The range of physical and chemical conditions included in diagenesis is 0-200° C, 1-2000 kg/cm2, and water salinities from fresh to brines twice as concentrated as the Dead Sea. Numerical values of these parameters vary not only with depth, but areally at any single depth. In addition, gross differences in heat flow in different tectonic settings can cause the average temperature at a given depth in a eugeocline to be double that in a miogeocline.
Despite the large variation in physical and chemical conditions during diagenesis, it is striking that calcite and quartz are the dominant chemical precipitates in pore spaces of sandstones. To a first approximation, this reflects two facts. (1) Most preserved sands were deposited in shallow marine environments and sea water is at least saturated with respect to calcium carbonate. (2) The average sand contains about 65% quartz and rates of flow of subsurface waters are so slow that quartz is the main buffer for the silica content of these waters.
The slow rate of movement of subsurface waters places important restrictions on when cementation of a sand can occur. To lithify a sand, the circulating water must be supersaturated with respect to the solid to be precipitated in the pore space and the number of pore volumes of water that must flow through the sand must be very large. If the sand is areally widespread, calculations for well-sorted pure quartz sand indicate that cementation of the unit by quartz by horizontal flow of subsurface water is impossible within geologically reasonable periods of time. Plugging of pore spaces by quartz must result from vertical circulation, probably when the depth of sand burial does not exceed a few hundred meters. This cementation can occur either soon after deposition of the sediment or at any subsequent time when tectonic forces elevate the sediment to a shallow depth.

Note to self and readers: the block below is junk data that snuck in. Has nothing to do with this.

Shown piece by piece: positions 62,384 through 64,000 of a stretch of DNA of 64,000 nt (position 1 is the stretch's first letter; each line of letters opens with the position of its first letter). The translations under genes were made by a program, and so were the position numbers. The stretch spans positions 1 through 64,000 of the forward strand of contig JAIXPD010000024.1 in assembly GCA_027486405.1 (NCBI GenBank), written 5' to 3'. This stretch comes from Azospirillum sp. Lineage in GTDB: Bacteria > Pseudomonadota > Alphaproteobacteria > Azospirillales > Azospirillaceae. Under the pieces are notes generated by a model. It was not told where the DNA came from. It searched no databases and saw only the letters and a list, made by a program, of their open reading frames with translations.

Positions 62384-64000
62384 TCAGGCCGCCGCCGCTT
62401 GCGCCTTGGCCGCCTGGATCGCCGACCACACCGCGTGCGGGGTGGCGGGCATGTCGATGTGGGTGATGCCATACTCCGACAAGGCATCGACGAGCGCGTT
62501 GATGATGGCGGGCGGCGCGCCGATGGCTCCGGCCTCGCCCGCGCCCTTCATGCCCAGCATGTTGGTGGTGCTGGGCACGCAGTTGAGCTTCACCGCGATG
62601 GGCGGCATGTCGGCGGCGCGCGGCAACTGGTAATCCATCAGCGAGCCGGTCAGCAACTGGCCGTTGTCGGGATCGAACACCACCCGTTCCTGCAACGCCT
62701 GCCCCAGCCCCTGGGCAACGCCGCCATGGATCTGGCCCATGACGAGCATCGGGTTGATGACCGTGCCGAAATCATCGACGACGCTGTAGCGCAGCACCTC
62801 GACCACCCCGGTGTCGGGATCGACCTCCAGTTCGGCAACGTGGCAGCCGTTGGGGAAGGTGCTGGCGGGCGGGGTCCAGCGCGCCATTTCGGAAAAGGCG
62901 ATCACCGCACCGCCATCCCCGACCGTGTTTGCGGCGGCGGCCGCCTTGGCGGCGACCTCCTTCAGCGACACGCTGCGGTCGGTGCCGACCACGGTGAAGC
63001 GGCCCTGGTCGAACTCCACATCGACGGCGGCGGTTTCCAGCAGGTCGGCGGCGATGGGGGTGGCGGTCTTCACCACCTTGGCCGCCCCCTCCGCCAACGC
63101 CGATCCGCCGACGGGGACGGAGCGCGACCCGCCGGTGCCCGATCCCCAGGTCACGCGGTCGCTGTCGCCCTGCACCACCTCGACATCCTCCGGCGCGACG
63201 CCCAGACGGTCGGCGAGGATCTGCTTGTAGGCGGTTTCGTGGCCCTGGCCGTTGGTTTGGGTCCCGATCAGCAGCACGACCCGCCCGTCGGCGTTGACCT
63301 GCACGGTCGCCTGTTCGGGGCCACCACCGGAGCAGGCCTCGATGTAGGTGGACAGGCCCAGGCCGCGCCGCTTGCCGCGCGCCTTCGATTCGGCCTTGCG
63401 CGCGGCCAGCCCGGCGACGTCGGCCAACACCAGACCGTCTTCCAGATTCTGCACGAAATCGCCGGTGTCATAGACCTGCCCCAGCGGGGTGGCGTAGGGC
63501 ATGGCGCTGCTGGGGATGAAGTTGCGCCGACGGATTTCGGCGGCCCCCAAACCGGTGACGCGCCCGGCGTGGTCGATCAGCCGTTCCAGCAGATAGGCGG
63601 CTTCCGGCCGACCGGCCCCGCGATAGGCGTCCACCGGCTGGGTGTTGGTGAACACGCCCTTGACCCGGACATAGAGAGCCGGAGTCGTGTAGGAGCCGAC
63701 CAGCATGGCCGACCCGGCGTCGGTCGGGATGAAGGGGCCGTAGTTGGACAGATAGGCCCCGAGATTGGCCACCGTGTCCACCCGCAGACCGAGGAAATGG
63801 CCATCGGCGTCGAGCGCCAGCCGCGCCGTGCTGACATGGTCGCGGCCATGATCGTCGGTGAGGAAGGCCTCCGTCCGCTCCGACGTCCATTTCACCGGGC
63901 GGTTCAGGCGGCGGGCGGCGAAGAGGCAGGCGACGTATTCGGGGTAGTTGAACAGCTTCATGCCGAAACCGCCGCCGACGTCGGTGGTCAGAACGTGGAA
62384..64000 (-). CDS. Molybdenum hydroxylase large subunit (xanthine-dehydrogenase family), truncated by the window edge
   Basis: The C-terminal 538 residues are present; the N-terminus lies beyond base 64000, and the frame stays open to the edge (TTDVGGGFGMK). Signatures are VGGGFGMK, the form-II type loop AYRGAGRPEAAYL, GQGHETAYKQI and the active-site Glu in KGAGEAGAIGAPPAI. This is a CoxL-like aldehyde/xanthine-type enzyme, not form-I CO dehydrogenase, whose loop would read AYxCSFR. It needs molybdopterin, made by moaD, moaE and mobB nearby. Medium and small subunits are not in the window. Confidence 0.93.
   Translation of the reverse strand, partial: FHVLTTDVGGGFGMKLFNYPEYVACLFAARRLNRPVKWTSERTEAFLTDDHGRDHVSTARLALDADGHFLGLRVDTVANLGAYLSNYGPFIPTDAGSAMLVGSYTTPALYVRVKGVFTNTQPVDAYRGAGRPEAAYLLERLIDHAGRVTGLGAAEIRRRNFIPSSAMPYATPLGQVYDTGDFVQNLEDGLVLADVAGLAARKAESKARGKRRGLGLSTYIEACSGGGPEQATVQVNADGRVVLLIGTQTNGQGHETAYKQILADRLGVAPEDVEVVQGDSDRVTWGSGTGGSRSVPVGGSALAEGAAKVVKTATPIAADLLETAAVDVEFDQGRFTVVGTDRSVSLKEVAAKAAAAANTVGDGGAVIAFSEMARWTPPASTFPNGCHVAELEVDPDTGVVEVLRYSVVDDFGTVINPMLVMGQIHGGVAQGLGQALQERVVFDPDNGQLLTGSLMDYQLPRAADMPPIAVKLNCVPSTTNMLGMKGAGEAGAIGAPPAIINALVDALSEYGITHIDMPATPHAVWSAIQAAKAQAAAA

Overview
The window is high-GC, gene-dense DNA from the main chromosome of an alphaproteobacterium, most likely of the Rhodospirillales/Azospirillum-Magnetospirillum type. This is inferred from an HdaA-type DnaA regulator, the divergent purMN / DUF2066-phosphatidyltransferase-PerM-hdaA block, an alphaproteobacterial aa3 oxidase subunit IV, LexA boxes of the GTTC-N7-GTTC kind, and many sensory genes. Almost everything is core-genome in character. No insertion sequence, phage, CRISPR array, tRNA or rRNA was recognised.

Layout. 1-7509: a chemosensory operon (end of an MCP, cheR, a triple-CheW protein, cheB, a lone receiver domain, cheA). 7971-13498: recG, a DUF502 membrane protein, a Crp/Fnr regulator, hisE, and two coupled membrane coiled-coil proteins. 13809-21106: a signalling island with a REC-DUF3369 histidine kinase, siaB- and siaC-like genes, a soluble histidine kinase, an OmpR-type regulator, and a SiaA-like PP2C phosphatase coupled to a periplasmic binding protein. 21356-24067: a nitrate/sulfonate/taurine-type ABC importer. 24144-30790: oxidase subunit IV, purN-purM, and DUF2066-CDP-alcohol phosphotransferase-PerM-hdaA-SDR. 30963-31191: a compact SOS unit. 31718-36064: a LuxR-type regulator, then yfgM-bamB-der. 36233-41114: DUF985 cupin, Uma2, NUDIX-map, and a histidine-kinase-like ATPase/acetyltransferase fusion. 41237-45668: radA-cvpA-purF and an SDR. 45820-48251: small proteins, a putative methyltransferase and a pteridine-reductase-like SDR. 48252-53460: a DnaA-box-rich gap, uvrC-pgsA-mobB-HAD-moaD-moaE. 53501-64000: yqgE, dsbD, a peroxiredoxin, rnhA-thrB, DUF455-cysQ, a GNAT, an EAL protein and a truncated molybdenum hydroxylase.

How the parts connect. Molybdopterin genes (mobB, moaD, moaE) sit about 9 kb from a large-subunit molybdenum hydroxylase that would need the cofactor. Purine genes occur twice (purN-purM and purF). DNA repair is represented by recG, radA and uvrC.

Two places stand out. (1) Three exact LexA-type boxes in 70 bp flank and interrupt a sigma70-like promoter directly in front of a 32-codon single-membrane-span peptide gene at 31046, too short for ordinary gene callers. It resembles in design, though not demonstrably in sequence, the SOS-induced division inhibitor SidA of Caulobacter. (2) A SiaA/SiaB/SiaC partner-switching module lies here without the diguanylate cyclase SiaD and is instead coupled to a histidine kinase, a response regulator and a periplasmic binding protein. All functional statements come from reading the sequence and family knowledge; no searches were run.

Figures & Tables
There are a number of gaping holes in accumulated knowledge within the discipline of sedimentology. Perhaps one of the largest holes has been the general subject of diagenesis in clastic rocks. It was therefore fortuitous that two symposia covering various aspects of diagenesis (mainly in clastics) were presented a year apart in different parts of the country but with the same motivation – to contribute to the closing of that knowledge gap. Sedimentologists now have a fairly good idea of the what and the how of sediment deposition. What happens after the sediments are lithified has frequently been ignored. It was the aim of both editors of this publication to approach the subject from two different viewpoints. Schluger directed a symposium which looked mainly at clastic reservoirs, and Scholle presented a symposium which examined various aspects of paleotemperature control of diagenesis.